Supro 1303 Boost review

Another beaut from Supro

  • £179
  • €209

MusicRadar Verdict

As boost pedals go, Supro’s Boost offers something different from the norm. Worth checking out.


  • +

    Good build.


  • -

    Knob design could be better as the white position markers are hard to see.

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With its amps having a certain cachet, not least a Jimmy Page connection, it was no surprise that the Supro name was revived recently by the people behind Pigtronix pedals. 

The resulting series of new amps has quickly gained respect and one of their designers, Thomas Elliot, has now put his expertise behind a new range of Supro pedals, the first three fruits of his labour being these Drive, Fuzz and Boost pedals. Today, we’re look at the Boost.

The pedal is workmanlike rather than boutique-slick with solid, if rather tall, brushed aluminium casing. It runs from a standard nine-volt power supply but can also take 18 volts for extra headroom. It can also run from a battery that is housed in an easy-access slide-out plastic tray on the pedal’s side. Another neat feature is that it has a socket to take an expression pedal to control one specific parameter. 


The large toggle switch seen on the front of the recently-reviewed Drive pedal makes an appearance in the Boost pedal, too, but here it delivers different flavours of EQ. 

You can have a completely flat sound or bring in one of two 3dB/octave filters to tailor the 20dB of boost available from the single knob. The Bright setting is a high-pass filter that rolls off some bottom-end for more perceived sparkle.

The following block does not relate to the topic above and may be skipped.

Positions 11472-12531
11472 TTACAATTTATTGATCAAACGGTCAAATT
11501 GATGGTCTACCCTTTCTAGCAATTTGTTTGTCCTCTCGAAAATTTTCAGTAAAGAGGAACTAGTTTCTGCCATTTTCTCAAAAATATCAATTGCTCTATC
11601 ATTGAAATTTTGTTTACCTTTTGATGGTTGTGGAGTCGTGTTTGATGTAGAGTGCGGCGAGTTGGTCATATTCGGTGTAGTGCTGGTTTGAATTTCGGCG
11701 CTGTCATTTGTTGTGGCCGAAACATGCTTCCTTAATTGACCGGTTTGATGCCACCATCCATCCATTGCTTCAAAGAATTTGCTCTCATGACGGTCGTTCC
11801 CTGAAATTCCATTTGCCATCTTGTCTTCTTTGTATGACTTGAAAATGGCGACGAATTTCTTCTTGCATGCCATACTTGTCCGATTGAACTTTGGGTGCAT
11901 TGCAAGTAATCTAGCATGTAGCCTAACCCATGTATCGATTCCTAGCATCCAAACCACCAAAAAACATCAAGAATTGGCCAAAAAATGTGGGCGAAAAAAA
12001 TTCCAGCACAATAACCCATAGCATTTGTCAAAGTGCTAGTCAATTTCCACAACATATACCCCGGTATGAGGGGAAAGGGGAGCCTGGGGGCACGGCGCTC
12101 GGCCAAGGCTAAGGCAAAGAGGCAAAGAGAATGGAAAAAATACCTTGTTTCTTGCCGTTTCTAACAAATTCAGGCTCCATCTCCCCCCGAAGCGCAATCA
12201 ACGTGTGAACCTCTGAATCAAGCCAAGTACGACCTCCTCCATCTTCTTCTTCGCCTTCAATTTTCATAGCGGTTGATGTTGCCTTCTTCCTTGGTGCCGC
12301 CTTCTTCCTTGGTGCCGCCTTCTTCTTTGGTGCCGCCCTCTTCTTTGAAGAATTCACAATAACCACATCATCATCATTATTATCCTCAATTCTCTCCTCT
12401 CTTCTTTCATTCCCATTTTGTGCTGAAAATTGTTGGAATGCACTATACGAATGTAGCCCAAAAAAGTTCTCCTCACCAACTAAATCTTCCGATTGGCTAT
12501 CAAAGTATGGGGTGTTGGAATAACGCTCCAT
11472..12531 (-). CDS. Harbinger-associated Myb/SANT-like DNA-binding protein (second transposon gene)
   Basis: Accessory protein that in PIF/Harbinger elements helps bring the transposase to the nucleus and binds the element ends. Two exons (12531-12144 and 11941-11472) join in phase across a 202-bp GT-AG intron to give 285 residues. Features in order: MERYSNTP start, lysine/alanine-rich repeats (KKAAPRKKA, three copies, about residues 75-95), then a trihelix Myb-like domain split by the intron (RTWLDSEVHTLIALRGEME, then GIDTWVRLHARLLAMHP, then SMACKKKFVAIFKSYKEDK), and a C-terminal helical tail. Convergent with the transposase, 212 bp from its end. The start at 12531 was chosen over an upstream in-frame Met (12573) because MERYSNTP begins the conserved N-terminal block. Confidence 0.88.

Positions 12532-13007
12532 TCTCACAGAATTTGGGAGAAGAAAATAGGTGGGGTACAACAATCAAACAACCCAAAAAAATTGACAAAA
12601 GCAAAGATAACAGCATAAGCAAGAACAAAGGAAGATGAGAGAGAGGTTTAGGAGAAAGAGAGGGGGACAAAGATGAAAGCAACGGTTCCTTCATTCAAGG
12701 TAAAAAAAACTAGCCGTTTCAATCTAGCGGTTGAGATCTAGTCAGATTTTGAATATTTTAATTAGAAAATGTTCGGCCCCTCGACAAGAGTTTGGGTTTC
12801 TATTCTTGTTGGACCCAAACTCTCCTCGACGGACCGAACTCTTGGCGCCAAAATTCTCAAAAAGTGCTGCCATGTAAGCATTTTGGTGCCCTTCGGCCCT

The Dark setting is a low-pass filter that tames the high-end if you’re looking for a warmer sound, maybe from particularly spiky single coils. 

With unity gain on the Volume knob coming at around 11 o’clock, there’s no sound at all fully anti-clockwise, so you can also use the pedal as a mute switch; if you plug in an expression pedal, you can use it as a volume pedal. User-adjustable minimum (set by an internal trimmer) and maximum (set by the volume knob) settings give you full flexibility, so you can have conventional volume swells or a set range of boost under foot-control. 

As boost pedals go, Supro’s Boost offers something different from the norm: there’s plenty here to drive your signal harder, but those tonal options and the volume pedal capability add an extra dimension.

Trevor Curwen has played guitar for several decades – he's also mimed it on the UK's Top of the Pops. Much of his working life, though, has been spent behind the mixing desk, during which time he has built up a solid collection of the guitars, amps and pedals needed to cover just about any studio session. He writes pedal reviews for Guitarist and has contributed to Total Guitar, MusicRadar and Future Music among others.